What is the difference between tax avoidance and tax evasion?
Tax avoidance means using legal ways to reduce the amount tax individuals or companies have to pay. Sometimes this is justified – ISAs are a form of tax avoidance to help people save. But a lot of the time, the system is abused.
Tax evasion is when individuals or companies deliberately do not pay the taxes that they owe and it is illegal.
What are you doing to tackle tax avoidance and evasion?
We are putting £917 million into tackling tax dodging, including:
- Closing tax loopholes. For example we have closed Labour’s tax loophole for private jets.
- Extra taxes to stop tax avoidance. For example we’ve created a Mansion Tax for tax dodgers that’s impossible avoid.
- Agreements with tax havens to declare information about people hiding money offshore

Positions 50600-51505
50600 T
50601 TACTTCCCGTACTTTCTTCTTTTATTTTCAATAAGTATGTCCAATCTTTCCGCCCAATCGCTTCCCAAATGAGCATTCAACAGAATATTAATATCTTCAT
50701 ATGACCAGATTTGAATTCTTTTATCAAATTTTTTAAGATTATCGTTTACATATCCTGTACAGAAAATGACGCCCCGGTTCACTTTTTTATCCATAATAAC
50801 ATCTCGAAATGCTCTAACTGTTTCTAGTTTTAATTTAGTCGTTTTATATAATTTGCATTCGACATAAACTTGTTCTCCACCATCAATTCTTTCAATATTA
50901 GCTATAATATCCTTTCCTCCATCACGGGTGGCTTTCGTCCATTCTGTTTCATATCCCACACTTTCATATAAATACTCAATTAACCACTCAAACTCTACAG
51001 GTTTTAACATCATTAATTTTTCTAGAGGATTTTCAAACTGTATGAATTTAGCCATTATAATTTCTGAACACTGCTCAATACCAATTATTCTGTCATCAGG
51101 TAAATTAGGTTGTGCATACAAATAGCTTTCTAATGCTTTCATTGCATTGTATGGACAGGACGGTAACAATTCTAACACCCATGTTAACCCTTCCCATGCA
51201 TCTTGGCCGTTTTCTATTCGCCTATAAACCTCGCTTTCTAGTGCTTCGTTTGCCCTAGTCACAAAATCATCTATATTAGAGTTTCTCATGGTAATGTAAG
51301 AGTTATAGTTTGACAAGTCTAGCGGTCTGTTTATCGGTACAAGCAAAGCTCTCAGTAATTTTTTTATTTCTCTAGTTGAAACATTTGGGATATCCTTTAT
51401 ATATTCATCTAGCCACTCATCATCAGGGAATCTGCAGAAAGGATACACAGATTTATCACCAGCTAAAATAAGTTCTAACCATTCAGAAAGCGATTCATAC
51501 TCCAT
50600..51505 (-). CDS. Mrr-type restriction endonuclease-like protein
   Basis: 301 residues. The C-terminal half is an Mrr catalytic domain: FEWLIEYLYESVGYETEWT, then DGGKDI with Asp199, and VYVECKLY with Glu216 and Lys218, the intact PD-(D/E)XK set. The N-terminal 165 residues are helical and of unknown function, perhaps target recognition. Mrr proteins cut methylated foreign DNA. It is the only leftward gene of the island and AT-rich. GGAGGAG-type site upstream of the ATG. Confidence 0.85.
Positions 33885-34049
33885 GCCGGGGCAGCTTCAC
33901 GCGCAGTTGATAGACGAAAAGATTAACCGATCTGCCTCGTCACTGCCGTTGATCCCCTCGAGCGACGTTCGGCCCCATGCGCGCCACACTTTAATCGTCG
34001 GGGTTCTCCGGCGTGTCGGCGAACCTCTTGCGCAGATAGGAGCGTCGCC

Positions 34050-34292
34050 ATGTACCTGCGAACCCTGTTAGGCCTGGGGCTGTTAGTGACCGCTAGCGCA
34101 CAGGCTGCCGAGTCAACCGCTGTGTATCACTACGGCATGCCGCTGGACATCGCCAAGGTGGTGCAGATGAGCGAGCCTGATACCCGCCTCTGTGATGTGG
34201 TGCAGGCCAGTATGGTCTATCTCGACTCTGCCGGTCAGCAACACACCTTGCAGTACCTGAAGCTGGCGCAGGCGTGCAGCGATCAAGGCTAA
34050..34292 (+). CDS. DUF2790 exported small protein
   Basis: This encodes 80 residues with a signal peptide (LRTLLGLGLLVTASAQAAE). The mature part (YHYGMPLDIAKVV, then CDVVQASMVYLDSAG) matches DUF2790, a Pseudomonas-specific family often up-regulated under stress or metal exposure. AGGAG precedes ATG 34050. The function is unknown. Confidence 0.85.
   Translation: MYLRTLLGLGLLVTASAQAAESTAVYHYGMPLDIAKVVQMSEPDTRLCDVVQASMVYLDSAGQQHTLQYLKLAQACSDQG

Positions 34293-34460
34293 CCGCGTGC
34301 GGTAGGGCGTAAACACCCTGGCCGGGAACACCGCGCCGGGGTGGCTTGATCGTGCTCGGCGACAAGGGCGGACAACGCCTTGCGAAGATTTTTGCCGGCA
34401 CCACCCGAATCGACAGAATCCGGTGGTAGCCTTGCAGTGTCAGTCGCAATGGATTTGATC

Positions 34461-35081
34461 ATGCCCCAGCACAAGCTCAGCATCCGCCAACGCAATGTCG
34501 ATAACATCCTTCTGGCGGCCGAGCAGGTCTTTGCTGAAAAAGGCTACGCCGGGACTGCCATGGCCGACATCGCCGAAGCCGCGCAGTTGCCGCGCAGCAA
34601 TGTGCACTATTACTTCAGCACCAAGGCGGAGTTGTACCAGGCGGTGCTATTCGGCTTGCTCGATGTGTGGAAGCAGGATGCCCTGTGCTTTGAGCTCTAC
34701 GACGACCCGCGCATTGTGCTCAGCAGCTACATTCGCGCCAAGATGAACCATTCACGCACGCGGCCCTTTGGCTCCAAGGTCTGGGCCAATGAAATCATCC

- Prosecuting more people who break the law, using 200 new criminal investigators
- Working with other counties to update the international tax system, which has been largely unchanged for 100 years and lets multinational companies avoid tax
How much extra money will the government get from cracking down on tax dodging?
By 2015, we will be getting an extra £9 billion each year thanks to our efforts.
What success have you had so far?
Here are just a few of our achievements:
- 33 tax loopholes closed
- 1,000 new tax investigators
- £9 billion being clawed back through deals with Switzerland, Liechtenstein and the Channel Islands
- £500 million clawed back from the 5,600 wealthiest individuals
- 262 banks signed up to the Code of Practice on Tax, stopping them from promoting tax avoidance
- An extra £1.4 billion by using better data to detect fraud
- Prosecuted 10 times more people for tax evasion than in 2010